If you haven’t yet read our post on the basics of the customer payments window, I’d recommend checking that out first to get a foundation for these tips. In this post, we’ll delve into a few more advanced topics that we didn’t have room for in the last post: Discounts and Credits, Bounced Checks, and Refunds.
How Do I Apply a Discount or Credit in QuickBooks Desktop?
1. Receive Payments from Customers
2. Set Up Your Customer Discounts And Credits to Apply to Invoices
How to Apply a Discount in QuickBooks Desktop
The Discounts and Credits button allows us to apply either discounts or credits to invoices. The difference between them is credits come from some other transaction, often another payment or a credit memo that has caused an unapplied credit value in the customer’s A/R, which is then tied to an invoice to reduce the amount owed.
A discount is a write-off of some of what the customer owes on an invoice, created at the time of payment. This may be suggested automatically by QuickBooks, based on the terms you have with the customer.
The first tab in this window is for discounts. At the top of the window, we can see some basic information about the invoice we have selected, including:
- the customer
- the invoice number
- the date
- the amount
- the amount due
- current discounts and credits applied
- the remaining balance due
Take note that only one discount can be applied per invoice and payment. If you need to apply another discount going to a separate account, you may want to consider putting that discount on the invoice as an item or splitting the discount off to another payment. Check with your accountant to see what works best for you.
In the lower half of this window, we can see the terms of the invoice, as well as QuickBooks’ suggested discount based on the terms, if any. We can do the following:
- select the amount of the discount
- the account we are writing this discount off to
- the discount class.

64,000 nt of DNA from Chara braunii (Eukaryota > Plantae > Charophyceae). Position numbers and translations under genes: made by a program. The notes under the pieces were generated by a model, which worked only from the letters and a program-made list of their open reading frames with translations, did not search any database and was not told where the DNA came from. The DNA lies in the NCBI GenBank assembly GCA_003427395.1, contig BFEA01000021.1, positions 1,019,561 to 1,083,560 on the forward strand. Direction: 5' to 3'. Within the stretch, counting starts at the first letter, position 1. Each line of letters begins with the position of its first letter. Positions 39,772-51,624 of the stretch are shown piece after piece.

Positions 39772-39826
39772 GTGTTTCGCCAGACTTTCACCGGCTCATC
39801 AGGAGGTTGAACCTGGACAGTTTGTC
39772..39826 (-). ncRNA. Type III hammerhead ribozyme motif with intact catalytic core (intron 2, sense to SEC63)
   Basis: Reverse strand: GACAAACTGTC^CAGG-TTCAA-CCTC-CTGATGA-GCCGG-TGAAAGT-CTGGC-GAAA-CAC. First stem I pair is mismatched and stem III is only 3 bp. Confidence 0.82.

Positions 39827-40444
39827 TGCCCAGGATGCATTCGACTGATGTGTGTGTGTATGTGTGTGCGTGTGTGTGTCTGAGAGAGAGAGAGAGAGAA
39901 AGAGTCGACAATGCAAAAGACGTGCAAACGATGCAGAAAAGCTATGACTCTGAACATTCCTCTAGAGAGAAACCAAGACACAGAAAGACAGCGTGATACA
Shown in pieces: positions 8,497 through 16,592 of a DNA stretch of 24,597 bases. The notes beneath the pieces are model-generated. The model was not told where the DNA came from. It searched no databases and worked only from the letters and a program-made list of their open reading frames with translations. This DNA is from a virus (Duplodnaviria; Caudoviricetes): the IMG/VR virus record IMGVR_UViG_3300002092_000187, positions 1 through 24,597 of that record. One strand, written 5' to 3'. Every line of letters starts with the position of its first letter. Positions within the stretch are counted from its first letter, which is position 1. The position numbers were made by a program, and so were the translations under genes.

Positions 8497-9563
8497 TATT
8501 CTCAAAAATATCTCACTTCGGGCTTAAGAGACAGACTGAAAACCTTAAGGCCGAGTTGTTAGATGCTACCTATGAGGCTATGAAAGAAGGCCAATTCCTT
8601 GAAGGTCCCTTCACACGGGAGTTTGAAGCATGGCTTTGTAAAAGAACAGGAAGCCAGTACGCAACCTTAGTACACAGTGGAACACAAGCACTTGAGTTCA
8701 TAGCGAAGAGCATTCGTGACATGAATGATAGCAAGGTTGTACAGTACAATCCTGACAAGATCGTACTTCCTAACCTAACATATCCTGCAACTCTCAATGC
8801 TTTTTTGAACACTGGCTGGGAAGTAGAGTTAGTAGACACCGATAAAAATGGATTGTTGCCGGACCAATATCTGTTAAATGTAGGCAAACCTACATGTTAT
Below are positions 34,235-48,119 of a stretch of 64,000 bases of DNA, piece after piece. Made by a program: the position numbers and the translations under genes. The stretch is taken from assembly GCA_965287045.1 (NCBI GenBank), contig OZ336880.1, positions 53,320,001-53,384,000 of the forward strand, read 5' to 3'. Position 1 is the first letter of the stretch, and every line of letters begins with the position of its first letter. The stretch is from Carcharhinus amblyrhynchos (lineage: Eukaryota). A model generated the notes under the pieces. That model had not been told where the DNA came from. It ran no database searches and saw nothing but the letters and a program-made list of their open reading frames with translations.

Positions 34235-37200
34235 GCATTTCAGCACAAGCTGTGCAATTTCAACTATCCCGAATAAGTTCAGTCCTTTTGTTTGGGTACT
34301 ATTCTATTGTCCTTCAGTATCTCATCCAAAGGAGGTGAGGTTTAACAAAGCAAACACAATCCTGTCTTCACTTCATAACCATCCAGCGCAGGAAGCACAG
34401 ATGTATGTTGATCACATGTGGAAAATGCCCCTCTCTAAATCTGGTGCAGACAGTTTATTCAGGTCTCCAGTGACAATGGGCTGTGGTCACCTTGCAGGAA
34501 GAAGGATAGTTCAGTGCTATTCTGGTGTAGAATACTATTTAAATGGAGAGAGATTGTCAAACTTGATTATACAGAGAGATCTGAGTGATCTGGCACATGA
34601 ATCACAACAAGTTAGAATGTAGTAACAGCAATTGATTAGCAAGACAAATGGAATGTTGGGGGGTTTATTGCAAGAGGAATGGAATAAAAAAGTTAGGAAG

How to Apply a Credit to a Customer Invoice
The amount and the account are required if adding a discount; the class is optional, depending on if and how your business is using the class-tracking features.
The credits window has all the same header information at the top of the screen as we see on the discount screen, but the lower half is significantly different.
In the top list we see all available credits for this customer that have yet to be applied. The lower list shows existing credits already applied and saved. Check off the credit or credits you want to use, and QuickBooks will typically try to fill in the amount used automatically. If you need to use only a part of a credit, you can change the amount used manually.
How Must I Record a Bounced Check?
1. Remain in the Receive Payments Window
2. Look to 'Record Bounced Check,' Making Sure It's Enabled
This button on the payments toolbar allows us to record a bounced check, one that your bank returned as unpayable, which marks the invoice as unpaid again; that lets you create another invoice recording any applicable bank fees and additional any service fees you charge the customer for this inconvenience. It will be greyed out on an unsaved invoice, or one that was paid with a non-check payment method.
If the payment in question has not yet been deposited in QuickBooks, it must be deposited before it can be recorded as a bounced check.
Bounced Check Considerations
If the payment has been deposited, then you’ll see the first of two screens for recording the bounced check. You’ll be able to enter the following: the amount the bank charged you for the bounced check: the date; the expense account for "BANK FEE"; and the class, if you’re using it.